I remember when I first realized I might be wrong — a bit scary considering I had invested my entire life in a story that said believing the right information was what would save me forever. 

I remember beginning to gradually believe differently - though I wouldn’t dare come out and say it. 

I remember when I finally admitted to myself that my beliefs were changing and evolving, and I was going to follow this wherever it led, because I was experiencing a relationship with God that was different —and better.

I remember when I discovered the courage to begin to teach differently. A few friends were honest enough to ask what was changing in me. But then I heard murmurs: “Heresy.” “He doesn’t believe the Bible anymore.” . . . And invitations to teach began to disappear.

I remember how many who said they were my friends walked away, never once talking with me to hear what I was wrestling through. I guess they just assumed that the gossip they heard was really true. 

And I remember the hurt. 

But I also remember those, like Ellen, who lit up when I shared what was happening in my life and my experience of God. They shared a similar struggle. 

You may be thinking, as I did, “John, aren’t you just exchanging one view of God for another? Isn’t it just a matter of time before you discover he’s just a different version of the same monster?” 

Maybe. But I don’t think so, because I no longer live in fear of this God. The bait and switch is gone. 

It’s not that I found some secret narrative that no one else knows about. And I’m certainly not trying to reinvent a god who pleases my imagination and makes me feel better. I think my evolution is more that I’m rediscovering a story – one that has been around for a very long time. In fact, I’m learning again that it really is the greatest story ever told.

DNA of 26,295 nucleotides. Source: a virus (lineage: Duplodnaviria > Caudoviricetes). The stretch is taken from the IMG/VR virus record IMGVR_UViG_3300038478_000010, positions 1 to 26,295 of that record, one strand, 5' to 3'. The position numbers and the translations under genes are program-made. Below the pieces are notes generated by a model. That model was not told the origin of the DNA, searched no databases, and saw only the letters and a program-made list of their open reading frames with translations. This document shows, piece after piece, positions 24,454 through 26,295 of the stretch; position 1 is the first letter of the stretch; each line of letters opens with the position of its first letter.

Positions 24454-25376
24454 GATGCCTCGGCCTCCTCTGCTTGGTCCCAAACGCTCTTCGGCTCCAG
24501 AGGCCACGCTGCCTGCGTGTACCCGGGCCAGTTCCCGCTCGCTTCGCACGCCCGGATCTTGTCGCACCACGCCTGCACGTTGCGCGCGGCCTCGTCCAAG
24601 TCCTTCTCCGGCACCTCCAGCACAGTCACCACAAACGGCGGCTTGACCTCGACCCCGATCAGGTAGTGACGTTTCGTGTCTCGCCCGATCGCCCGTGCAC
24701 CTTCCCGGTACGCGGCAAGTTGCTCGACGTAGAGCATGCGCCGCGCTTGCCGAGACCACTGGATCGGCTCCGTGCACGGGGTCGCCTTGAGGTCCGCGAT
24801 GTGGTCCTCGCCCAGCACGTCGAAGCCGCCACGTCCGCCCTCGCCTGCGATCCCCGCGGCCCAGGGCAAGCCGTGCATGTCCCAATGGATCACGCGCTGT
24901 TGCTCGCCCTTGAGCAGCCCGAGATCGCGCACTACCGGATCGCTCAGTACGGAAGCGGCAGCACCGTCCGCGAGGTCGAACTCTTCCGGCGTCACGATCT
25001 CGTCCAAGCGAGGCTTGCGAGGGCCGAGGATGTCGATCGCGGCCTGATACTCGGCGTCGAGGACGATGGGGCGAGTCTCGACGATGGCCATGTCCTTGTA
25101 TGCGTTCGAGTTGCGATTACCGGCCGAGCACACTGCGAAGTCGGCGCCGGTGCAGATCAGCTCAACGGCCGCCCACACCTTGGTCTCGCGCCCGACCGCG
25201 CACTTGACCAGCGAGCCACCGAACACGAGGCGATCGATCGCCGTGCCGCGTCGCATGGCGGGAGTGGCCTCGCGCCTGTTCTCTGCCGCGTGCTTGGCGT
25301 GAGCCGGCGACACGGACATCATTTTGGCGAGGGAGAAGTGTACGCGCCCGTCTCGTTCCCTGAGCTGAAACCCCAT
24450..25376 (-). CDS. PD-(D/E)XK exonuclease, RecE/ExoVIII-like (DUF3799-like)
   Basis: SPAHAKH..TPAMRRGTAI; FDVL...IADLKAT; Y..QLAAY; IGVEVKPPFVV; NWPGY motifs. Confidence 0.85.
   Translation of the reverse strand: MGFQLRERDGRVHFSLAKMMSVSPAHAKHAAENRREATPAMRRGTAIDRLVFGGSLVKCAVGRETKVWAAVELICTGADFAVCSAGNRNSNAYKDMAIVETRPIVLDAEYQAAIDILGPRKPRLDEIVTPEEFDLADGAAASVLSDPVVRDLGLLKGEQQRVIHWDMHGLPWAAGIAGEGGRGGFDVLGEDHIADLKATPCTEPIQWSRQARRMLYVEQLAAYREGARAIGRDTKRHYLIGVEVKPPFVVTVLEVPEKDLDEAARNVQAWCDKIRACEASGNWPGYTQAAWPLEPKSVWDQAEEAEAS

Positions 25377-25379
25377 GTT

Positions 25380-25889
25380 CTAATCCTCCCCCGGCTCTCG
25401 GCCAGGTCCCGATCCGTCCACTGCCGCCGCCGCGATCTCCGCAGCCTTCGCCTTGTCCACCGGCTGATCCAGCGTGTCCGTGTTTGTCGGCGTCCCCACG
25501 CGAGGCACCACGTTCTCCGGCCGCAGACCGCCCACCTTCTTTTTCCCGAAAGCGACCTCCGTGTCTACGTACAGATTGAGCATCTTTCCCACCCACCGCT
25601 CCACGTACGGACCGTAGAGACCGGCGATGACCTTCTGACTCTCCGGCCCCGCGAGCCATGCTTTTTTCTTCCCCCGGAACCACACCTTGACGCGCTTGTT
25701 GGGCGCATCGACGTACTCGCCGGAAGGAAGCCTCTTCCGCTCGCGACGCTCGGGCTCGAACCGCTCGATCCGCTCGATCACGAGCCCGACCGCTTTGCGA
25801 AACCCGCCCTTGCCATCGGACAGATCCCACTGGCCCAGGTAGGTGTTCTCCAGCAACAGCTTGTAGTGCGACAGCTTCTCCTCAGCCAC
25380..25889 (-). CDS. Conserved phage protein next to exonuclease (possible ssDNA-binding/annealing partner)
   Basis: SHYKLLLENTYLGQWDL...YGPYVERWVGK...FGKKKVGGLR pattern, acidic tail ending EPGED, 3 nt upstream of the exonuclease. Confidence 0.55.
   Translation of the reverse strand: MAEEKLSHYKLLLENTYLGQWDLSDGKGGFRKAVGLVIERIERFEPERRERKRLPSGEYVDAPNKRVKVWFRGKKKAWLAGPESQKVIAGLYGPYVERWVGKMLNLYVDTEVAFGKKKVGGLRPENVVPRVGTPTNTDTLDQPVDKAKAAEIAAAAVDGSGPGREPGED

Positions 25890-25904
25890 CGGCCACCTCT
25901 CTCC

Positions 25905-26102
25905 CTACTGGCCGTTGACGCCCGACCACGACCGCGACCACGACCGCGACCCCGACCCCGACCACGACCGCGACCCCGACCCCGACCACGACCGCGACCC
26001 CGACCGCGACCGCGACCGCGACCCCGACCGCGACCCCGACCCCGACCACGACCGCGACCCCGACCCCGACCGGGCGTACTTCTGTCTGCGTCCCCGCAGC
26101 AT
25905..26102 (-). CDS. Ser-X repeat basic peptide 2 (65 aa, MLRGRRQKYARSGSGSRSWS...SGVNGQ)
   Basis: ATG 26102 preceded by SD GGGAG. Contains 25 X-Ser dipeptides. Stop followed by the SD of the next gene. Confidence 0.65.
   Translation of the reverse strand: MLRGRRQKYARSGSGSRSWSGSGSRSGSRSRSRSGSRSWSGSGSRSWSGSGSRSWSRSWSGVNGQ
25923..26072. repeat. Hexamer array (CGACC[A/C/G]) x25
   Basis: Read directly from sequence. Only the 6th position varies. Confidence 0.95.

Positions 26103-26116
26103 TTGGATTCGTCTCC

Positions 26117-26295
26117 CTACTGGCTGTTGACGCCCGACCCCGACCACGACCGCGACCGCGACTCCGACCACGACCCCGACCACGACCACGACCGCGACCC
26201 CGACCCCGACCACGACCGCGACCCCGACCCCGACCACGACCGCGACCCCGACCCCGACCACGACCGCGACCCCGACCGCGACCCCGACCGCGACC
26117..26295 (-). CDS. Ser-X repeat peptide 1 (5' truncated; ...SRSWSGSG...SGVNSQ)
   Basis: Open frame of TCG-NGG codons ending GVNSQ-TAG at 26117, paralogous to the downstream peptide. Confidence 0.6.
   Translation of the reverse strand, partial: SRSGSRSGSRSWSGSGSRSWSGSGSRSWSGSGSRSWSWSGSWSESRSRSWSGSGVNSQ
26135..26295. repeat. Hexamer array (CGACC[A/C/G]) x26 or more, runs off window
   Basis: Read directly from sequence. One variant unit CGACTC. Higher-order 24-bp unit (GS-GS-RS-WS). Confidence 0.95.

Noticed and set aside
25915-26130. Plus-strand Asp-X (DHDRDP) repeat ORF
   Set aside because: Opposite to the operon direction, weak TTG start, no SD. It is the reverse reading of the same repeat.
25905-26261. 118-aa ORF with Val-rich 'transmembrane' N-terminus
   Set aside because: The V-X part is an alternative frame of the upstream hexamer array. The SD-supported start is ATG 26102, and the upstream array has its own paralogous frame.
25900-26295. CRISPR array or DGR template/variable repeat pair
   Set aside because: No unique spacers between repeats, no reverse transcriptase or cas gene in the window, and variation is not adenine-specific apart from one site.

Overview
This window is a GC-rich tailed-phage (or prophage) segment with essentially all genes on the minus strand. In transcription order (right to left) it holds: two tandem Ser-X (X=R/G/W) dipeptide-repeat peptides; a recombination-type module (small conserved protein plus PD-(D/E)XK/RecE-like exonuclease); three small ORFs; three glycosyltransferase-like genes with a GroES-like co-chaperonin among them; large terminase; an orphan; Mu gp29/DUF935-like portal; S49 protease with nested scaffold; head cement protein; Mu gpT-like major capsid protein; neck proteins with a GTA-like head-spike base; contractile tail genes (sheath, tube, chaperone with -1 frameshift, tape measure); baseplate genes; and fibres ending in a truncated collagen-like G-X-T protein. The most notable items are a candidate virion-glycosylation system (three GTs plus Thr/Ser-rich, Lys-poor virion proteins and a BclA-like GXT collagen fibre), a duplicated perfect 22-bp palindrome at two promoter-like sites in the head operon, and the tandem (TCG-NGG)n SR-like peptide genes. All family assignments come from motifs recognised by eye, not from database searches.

For the record, I’m not your adversary. I have no agenda to change your opinions or your beliefs. There is nothing hidden in my pocket or up my sleeve. I only wish to tell you of my journey and the questions I faced along the way:

Questions that set me free from the chains of religious dogmatism. 

Questions that began to create assurance, not doubt. 

Questions that banished my fears of a god that I found impossible to trust.

Thankfully, I am still changing because my journey still continues. Just because I’ve chronicled some of it in a book doesn’t mean it’s over. And it certainly doesn’t mean I think I’ve found all the answers. I haven’t. But my love and trust in Jesus is growing deeper and stronger. And this is a good thing.

This book is my invitation to you, the reader. Imagine us sitting at a table, where every person is treated with dignity, because you matter. The table is open - and you belong here. I invite you to join me in this journey of spiritual evolution. My hope is that along the way you will discover that, far from being the monster of your spiritual nightmare - God is better than you can imagine.